Stimulus (psychology)

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In psychology, a stimulus is an energy change (such as light or sound) which is registered by the senses. In behaviorism and related stimulus–response theories, a stimulus constitutes the basis for behavior, whereas it constitutes the basis for perception in perceptual psychology.[1] In this context, a distinction is made between the distal stimulus (the external, perceived object) and the proximal stimulus (the stimulation of sensory organs).[2]

In contemporary experimental psychology the term stimulus is usually used to describe the event or object to which a response is measured. Thus, not everything that is presented to participants qualifies as stimulus: For example, a fixation cross is not said to be a stimulus, because it merely serves to center participants' gaze at the center of the screen. Also, it is uncommon to refer to longer events (e.g. the Trier Social Stress Test) as a stimulus, even if a response to such an event is measured.

History[edit]

In the second half of the 19th century, the term stimulus was coined in psychophysics by defining the field as the "scientific study of the relation between stimulus and sensation".[3] This may have led James J. Gibson to conclude that "whatever could be controlled by an experimenter and applied to an observer could be thought of as a stimulus" in early psychological studies with humans, while around the same time, the term stimulus described anything eliciting a reflex in animal research.[4]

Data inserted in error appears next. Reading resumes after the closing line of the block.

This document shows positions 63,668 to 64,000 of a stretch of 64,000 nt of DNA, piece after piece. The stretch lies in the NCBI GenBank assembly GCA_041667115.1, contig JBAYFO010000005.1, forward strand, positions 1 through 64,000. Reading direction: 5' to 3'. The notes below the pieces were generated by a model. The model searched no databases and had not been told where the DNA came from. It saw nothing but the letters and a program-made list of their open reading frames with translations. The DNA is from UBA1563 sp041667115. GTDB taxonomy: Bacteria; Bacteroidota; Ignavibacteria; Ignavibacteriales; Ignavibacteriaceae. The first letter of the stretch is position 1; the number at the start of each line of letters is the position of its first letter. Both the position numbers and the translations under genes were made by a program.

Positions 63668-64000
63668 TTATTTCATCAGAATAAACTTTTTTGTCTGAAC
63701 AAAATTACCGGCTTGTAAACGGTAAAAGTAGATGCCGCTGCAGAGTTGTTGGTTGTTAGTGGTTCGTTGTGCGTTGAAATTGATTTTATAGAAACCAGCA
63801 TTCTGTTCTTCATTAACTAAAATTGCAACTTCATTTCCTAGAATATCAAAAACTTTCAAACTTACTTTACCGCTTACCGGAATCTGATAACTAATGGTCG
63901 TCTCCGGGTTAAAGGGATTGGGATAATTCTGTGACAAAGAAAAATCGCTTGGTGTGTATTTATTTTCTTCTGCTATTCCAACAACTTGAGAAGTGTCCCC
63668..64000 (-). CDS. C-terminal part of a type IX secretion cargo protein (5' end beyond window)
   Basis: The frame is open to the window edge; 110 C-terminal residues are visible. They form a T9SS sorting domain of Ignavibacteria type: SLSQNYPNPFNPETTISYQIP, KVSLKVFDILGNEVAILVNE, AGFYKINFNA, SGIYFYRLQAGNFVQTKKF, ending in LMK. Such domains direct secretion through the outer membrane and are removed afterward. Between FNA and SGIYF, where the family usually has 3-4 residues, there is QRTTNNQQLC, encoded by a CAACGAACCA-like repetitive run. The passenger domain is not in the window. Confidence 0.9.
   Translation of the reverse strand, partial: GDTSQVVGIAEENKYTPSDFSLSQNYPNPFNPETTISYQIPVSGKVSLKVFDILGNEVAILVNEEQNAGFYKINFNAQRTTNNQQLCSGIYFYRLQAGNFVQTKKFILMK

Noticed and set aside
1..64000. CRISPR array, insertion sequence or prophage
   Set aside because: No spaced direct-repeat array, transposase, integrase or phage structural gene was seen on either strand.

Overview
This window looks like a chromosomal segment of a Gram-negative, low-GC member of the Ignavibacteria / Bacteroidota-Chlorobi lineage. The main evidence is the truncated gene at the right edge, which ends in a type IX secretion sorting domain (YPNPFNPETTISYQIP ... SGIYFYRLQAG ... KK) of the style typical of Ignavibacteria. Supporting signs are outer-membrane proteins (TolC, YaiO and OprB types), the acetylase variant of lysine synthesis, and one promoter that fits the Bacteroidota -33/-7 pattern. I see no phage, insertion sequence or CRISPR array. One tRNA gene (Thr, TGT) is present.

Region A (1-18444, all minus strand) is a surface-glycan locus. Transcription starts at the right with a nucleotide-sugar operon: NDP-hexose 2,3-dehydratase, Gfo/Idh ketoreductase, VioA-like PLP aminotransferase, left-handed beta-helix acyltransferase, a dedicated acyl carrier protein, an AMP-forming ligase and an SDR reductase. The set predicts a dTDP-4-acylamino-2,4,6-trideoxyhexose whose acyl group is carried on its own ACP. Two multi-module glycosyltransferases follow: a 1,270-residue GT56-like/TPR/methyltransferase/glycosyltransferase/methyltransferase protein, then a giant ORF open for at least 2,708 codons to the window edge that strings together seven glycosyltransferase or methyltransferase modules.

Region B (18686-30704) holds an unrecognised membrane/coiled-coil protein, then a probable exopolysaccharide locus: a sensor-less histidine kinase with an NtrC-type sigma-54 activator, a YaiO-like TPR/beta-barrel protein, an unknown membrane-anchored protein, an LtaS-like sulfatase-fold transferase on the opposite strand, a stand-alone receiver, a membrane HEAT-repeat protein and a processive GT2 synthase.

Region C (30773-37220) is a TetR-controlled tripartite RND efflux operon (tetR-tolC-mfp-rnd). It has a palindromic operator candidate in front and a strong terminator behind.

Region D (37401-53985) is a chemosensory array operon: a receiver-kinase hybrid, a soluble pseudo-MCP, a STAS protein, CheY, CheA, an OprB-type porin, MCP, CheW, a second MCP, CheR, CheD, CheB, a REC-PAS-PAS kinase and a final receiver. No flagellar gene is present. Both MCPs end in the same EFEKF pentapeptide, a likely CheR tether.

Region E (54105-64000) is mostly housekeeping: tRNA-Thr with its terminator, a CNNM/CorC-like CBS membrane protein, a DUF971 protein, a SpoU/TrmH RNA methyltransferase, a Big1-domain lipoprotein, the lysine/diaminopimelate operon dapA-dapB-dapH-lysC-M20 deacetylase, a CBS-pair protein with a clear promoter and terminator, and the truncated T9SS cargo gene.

The stimulus concept in Behaviorism[edit]

The concept stimulus was essential to Behaviorism and the behavioral theory of B. F. Skinner in particular. Within such a framework several kinds of stimuli have been distinguished (see also Classical Conditioning):

An eliciting stimulus was defined as a stimulus that precedes a certain behavior and thus causes a response. A discriminative stimulus in contrast increases the probability of a response to occur, but does not necessarily elicit the response. A reinforcing stimulus usually denoted a stimulus delivered after the response has already occurred; in psychological experiments it was often delivered on purpose to reinforce the behavior. Emotional stimuli were regarded as not eliciting a response. Instead, they were thought to modify the strength or vigor with which a behavior i carried out.[5]

See also[edit]

References[edit]

  1. ^ "Stimulus". In: Richard L. Gregory (Ed.), The Oxford Companion to the Mind, Oxford, N.Y.: Oxford University Press.
  2. ^ http://www.learner.org/discoveringpsychology/07/e07glossary.html
  3. ^ Gescheider, G. (1997). Psychophysics: the fundamentals (3rd ed.). Lawrence Erlbaum Associates. p. ix. ISBN 0-8058-2281-X. 
  4. ^ Gibson, James J. (1960): "The Concept of the Stimulus in Psychology". American Psychologist, 15, pp. 694–703, here p.694.
  5. ^ Skinner, B. F. (1938). The Behavior of Organisms: An Experimental Analysis. New York.